LI’L JOEY TRICKS US WITH QB DISGUISE

EAST RUTHERFORD, N.J. — Who was that guy? The one wearing No. 3? He was not the same guy who wore No. 3 last week, the guy who used the name Joey Harrington and threw behind his receivers and over his receivers and looked as tentative as Mickey Mouse at a porn convention. Nuh-uh. This guy Sunday did none of that. This guy Sunday looked like an All-Pro, leading drives with long passes and sharp decisions. This guy was a quarterback, strong, confident and accurate to within a whisker.

Someone call the police.

Joey had his identity stolen.

“This may have been his best game since I’ve been here,” coach Steve Mariucci said after Harrington helped lead the Lions to their most surprising win in this surprisingly winning season, 28-13 over the Giants. “He was extremely efficient. And what made it more gratifying is that he came back from a rough week.”

Came back? He was reincarnated. It was like watching a kid fail algebra, then ace his SAT. After Sunday, remembering Harrington’s dismal performance against Green Bay felt like remembering George Clooney when he wore braces. This game was Harrington’s new gold standard, his best yet, in his 34th start. He raised his own bar.

And his teammates noticed.

“Joey was really intense out there,” said running back Artose Pinner. “At one point, I heard him yelling after me, ‘Hold onto the ball! Hold onto the ball!’ I mean, he was even yelling instructions after he handed it off.”

Well, the way he was playing, you wanted to write them down. For posterity, here were his numbers: He threw 22 times and completed 18 of them for 230 yards, two touchdowns and no interceptions — and, best of all, he hit six different receivers for passes of 18 yards or more.

Six receivers for 18 yards or more? This is the same guy who last week was Master of the Three-Yard Toss? This is the same guy who last week said, “Some days it’s on and some days it’s off?”

Yep. And this week, it was on.

Sew it up or cough it up

“I know I played poorly last week,” Harrington said outside the locker room after the win. “But it’s my job to roll with it if it’s going badly, and keep it going if it’s going good.”

Now, we all know Joey is majoring in football and minoring in diplomacy. But the fact is, he could have curled up and hid after last week. He could have spiraled downward, taken the hometown boos to heart, and next thing you know, we’d be hearing screams for Mike McMahon.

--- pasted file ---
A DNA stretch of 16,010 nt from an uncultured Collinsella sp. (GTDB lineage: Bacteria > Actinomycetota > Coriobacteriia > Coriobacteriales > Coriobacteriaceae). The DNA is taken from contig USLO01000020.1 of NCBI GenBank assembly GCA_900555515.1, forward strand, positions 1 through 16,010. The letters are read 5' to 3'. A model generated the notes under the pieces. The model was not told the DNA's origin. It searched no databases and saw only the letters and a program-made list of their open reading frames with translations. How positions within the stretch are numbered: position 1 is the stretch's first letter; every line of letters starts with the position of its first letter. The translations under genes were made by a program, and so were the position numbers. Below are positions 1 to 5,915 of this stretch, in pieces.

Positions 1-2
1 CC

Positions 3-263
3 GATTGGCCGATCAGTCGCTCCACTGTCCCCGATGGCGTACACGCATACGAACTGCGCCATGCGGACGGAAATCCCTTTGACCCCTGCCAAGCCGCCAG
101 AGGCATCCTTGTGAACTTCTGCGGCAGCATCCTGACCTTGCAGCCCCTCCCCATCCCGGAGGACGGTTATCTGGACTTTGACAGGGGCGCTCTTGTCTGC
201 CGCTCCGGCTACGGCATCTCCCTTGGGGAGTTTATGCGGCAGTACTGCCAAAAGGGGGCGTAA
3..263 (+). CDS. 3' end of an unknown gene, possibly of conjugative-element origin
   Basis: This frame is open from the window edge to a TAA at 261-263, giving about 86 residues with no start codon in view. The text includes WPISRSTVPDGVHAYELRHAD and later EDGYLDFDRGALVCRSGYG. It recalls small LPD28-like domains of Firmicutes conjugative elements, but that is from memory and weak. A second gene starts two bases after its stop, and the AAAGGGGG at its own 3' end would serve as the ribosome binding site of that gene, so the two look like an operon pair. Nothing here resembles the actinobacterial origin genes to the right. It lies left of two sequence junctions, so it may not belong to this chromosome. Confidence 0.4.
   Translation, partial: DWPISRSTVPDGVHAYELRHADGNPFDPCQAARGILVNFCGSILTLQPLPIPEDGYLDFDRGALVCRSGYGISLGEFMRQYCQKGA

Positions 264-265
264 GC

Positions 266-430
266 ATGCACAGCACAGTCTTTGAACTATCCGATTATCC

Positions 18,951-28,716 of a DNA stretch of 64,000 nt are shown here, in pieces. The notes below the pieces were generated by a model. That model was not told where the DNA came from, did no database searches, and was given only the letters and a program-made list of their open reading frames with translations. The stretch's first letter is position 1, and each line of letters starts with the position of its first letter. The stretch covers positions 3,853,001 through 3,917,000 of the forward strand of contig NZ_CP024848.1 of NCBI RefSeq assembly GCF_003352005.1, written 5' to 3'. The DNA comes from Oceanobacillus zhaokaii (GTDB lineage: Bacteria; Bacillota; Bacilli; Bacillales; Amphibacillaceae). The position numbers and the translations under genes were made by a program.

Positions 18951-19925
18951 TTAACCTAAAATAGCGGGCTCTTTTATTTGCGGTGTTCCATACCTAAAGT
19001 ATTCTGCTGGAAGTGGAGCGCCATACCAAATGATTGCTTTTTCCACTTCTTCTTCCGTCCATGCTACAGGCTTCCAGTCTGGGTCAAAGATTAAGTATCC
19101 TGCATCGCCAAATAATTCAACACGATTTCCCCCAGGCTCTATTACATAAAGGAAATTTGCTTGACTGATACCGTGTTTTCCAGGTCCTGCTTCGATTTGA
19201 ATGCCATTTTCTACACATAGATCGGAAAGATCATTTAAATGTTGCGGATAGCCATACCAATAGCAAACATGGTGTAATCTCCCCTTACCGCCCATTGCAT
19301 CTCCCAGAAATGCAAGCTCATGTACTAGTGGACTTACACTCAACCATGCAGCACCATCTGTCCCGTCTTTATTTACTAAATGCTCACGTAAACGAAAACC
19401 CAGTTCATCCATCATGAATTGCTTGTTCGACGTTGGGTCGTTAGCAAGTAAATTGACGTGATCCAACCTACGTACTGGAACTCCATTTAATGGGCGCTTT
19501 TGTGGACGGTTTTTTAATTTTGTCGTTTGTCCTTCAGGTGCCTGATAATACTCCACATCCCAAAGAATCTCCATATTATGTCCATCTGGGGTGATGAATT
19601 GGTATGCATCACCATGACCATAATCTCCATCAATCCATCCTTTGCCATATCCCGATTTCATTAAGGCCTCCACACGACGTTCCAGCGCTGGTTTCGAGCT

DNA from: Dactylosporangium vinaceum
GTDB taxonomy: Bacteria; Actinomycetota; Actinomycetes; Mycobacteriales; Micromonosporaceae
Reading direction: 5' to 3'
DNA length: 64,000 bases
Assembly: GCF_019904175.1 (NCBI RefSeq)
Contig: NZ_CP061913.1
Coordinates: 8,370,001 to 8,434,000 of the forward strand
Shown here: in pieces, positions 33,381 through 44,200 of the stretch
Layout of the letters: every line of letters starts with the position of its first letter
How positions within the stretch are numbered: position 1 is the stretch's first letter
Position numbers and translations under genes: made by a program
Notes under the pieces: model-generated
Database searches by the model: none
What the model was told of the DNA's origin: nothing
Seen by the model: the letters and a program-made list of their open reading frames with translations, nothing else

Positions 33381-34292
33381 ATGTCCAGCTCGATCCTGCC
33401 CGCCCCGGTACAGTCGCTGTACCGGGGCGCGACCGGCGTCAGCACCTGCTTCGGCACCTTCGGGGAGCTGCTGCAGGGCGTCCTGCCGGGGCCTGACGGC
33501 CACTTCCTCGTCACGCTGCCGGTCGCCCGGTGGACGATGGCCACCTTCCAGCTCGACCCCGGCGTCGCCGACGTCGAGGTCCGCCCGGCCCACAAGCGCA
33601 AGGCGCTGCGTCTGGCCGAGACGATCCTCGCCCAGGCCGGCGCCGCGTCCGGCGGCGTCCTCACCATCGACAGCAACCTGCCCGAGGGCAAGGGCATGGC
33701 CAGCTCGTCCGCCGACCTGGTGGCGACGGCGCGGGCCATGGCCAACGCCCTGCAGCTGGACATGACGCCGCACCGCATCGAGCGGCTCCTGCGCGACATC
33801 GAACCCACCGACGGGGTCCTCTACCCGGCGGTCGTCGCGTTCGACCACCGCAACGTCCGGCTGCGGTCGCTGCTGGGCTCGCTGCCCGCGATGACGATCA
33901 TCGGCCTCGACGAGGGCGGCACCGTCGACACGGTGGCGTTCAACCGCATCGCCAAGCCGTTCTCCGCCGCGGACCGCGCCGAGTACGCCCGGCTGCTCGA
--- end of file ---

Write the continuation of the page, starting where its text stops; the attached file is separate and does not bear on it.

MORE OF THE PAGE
Instead, Harrington did what Brett Favre predicted he would do after watching him last week. He bounced back.

Here is the most impressive thing Harrington and the offense did Sunday: When they most needed a touchdown, they got it in methodical, big-play fashion. It was the fourth quarter, just over eight minutes left, with the Lions clinging to a one-point lead. The game was teetering. Detroit could sew it up or cough it up.

Harrington began on his own 30-yard line with a 13-yard pass to running back Shawn Bryson. A few plays later, on third-and-long, Harrington found another backup, receiver Reggie Swinton, over the middle for 20 yards. Two plays later, he threaded the defense for 18 yards with a strong sideline pass to backup fullback Stephen Trejo. And two minutes later, Harrington rifled another pass to Swinton in the end zone that, I swear, sliced the fingertips off a defender before smacking into Reggie’s chest.

“Did you realize that almost everyone you used on that touchdown drive was a backup at his position?” Harrington was asked.

“I didn’t realize that,” he said. “That kind of makes it even better.”

Indeed it does. Because one was tempted to say the Lions excelled only when starting wide receiver Roy Williams and starting running back Kevin Jones were in there. Both had been effective early, but when nagging injuries wore them down, the Lions appeared to stall.

Not on that fourth-quarter drive. Swinton, Pinner, Trejo and Bryson all did their parts. And Harrington steered them.

“Call us the insurance policies,” said Swinton, whose touchdown catch was his first in three years. “Oh, and by the way, I just saved a load of money by calling Geico.”

Everyone’s a comedian.

Defense drills Warner

Now, to be fair, it wasn’t just Joey on Sunday. The defense kept the Giants out of the end zone three times when they had moved within the 20. Defensive back Chris Cash made the biggest play of the game, a huge interception in the end zone right before halftime, denying the Giants even three points. And Detroit sacked Kurt Warner six times, once recovering a fumble.

But when something had to be done, when the hammer had to come down, Harrington brought it down. And thanks to that, the Lions beat a 4-1 team. On the road. They remain perfect away from home (3-0) and have beaten their two toughest road opponents — Atlanta and New York — pretty handily.

“Your coach said this was your best game,” someone told Harrington. “How do you feel about that?”

Harrington shrugged. “We won,” he said. “So it was one of my best four games of the year.”

Did anyone notice the Lions had more first downs in the first quarter Sunday than they did all last week? Did anyone notice that, suddenly, the quarterback threw deep? Did anyone notice that the Lions are now one win away from equaling their total victories from last season — and it’s only October?

I don’t know about you, but something strange is going on. Halloween is still six days away. Until then, someone better tell me who these guys are wearing the Lions’ uniforms.

Contact MITCH ALBOM at 313-223-4581 or albom@freepress.com

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